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**Ch 11: Titrations in Diprotic Systems**

Biological Applications - Amino Acids (Sec. 11-1) low pH high pH R = (CH3)2CHCH2 -

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**Finding the pH in Diprotic Systems (Sec. 11-2)**

1. The acidic form H2L+ The strength of H2L+ as an acid is much, much greater than HL - Ka1 = = 4.7 x 10-3 Ka2 = = 1.8 x 10-10 So assume the pH depends only on H2L+ and ignore the contribution of H+ from HL.

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**Calculate the pH of 0.050M H2L+**

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2. The basic form L- Ka1 = = 4.7 x Ka2 = = 1.8 x 10-10 Strengths of conjugate bases: for L- Kb1 = Kw/Ka2 = 1.01 x 10-14/1.8 x = 5.61 x 10-5 for HL Kb2 = Kw/Ka1 = 1.01 x 10-14/4.7 x 10-3 = 2.1 x 10-12 Since the second conj. base HL is so weak, we'll assume all the OH- comes from the L- form.

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**Example: Calculate the pH of a 0.050M solution of sodium leucinate**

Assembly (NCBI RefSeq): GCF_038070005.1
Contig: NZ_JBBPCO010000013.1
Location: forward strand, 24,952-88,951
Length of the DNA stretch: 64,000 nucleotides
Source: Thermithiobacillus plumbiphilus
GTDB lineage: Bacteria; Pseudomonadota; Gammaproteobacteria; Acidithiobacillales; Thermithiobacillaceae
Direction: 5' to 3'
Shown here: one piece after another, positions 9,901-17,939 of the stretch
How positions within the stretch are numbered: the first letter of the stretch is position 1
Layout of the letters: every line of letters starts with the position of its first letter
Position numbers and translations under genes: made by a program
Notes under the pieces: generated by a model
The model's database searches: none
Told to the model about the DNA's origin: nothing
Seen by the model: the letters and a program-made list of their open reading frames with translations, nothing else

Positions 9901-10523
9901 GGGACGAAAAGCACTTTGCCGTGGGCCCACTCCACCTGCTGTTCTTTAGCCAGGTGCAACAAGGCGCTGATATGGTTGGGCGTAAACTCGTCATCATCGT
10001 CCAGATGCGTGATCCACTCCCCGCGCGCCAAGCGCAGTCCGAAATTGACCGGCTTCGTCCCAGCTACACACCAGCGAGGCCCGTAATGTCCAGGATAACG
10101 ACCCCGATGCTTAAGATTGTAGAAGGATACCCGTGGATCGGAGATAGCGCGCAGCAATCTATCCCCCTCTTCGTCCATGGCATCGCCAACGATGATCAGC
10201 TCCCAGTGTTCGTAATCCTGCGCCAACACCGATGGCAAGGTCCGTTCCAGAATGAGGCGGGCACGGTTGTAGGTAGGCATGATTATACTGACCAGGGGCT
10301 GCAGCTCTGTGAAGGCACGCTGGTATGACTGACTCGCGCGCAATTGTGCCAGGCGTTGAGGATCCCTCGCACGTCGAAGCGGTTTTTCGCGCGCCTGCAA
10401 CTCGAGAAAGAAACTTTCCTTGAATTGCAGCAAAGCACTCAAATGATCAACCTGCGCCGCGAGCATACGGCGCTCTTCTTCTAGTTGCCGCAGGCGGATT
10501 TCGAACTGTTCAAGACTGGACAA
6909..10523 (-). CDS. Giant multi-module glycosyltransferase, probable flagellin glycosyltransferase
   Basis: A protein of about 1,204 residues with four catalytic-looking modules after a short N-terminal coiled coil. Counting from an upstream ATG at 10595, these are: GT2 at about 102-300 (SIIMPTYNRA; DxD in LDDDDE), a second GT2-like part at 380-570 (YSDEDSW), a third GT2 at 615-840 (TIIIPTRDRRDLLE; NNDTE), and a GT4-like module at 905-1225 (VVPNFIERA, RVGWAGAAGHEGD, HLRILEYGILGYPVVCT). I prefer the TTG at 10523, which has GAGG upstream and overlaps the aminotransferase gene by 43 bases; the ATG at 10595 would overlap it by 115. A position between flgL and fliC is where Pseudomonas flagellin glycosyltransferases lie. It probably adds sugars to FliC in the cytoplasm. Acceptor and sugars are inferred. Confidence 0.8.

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**The Intermediate Form The pH of a Zwitterion Solution - Leucine (HL form)**

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assume: KwKa1 << Ka1Ka2CHL Ka1 << CHL [H+]2 = Ka1 Ka2 -log [H+]2 = - log Ka1 - log Ka2 2 pH = pKa1 + pKa2 pH of a solution of a diprotic zwitterion

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**Example: pH of the Intermediate Form of a Diprotic Acid**

Potassium hydrogen phthalate, KHP, is a salt of the intermediate form of phthalic acid. Calculate the pH pf 0.10M KHP and 0.010M KHP.

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